I've been in an almost identical position - in fact, in some ways, things went even more spectacularly wrong for me, but frankly, thems the breaks. You just dust yourself off, learn from it, and move on. Or alternatively, you can wail and grind your teeth and shout "why me"? But thems still the breaks.

Anonymous said...

Thanks everyone for your comments. Yes, I am the real "Keith," and I thought I would put my two cents into the mix. First, to Scared in Scarsdale, I'm sorry, but I can't furnish you with exact numbers. Part of my problem was that I failed to educate myself about all of that stuff. Though I do think the system discourages authors from educating themselves. Just look at the way royalty statements or written up. Some of you pointed out that my lack of initiative may have been what got me into this situation in the first place, and I don't deny that I could have done more. I wasn't really even an adult when my first book was published, and I allowed my agent and my publisher to do a lot of things I disagreed with. In hindsight it's perfectly clear that we should have had a better overall plan. And it's clear that I should have put my foot down about certain things. But, hey, I figured the professionals in my life (one of whom I was paying large sums of money to) knew what they were doing. And I refuse to be too hard on myself for thinking that. Afterall, I was a bartender from Seattle, and they had decades of experience in the publishing world. In any case, I'm not whining about my situation, just trying to educate others. I've learned a tremendous amount from this whole process, both about myself and the business, and though I've been tempted at times in this last year to give up, I've finally decided to fight this one out.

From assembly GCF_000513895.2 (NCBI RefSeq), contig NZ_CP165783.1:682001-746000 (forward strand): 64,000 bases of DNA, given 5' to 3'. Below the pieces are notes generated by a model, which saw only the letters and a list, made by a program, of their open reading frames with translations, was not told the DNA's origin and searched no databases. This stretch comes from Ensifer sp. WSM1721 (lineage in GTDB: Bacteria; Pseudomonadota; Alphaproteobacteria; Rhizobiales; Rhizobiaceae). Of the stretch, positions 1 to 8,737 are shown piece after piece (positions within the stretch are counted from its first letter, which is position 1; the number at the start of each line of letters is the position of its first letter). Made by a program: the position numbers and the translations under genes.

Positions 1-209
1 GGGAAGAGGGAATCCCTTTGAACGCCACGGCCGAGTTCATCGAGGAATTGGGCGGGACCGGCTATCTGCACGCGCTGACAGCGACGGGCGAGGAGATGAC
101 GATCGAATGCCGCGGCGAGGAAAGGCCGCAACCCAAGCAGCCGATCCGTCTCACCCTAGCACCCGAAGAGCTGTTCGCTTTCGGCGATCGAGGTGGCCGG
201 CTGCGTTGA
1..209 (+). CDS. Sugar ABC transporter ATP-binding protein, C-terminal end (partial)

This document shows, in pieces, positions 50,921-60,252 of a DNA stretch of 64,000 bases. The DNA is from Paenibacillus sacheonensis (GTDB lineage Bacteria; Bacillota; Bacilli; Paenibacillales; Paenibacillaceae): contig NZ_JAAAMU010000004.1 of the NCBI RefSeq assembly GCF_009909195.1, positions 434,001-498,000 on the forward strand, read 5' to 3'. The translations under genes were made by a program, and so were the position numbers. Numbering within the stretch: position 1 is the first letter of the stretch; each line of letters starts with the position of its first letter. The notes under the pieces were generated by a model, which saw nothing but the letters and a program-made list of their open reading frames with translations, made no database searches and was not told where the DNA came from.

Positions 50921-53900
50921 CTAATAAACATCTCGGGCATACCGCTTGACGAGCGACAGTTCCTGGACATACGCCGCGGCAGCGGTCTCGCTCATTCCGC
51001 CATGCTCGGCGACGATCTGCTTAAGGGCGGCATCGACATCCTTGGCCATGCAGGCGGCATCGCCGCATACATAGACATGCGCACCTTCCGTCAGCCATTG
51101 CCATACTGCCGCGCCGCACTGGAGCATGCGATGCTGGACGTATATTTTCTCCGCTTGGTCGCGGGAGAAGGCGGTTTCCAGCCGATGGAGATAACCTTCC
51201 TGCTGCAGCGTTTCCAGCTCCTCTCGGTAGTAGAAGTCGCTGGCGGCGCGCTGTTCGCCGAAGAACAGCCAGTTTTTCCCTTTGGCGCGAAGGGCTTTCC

Anonymous said...

One last comment, to Anonymous, who wondered if I did anything to promote the book or to "steer the course of event." Though I said earlier that I often left decisions up to my editor and publisher, I was never shy about voicing my opinions. Unfortunately, I was routinely shot down by people who thought they knew better than I. Worse, often I was told changes would be made according to my suggestions, and then those changes never materialized. Unless you've been on the inside, it's very hard to understand just how little control authors have over the process. And as far as promoting the book is concerned, I did what I could. I never ever say no to an event, no matter how small. I contribute to web sites and anthologies, and I routinely make local appearances that I have arranged. Unfortunately, unless an author has an established platform (such as celebrity or notoriety in a field) it's very very difficult to have the kind of impact a book of my size needs. That's why so many publishers today will only publish authors who have their own built-in platforms.

Anonymous said...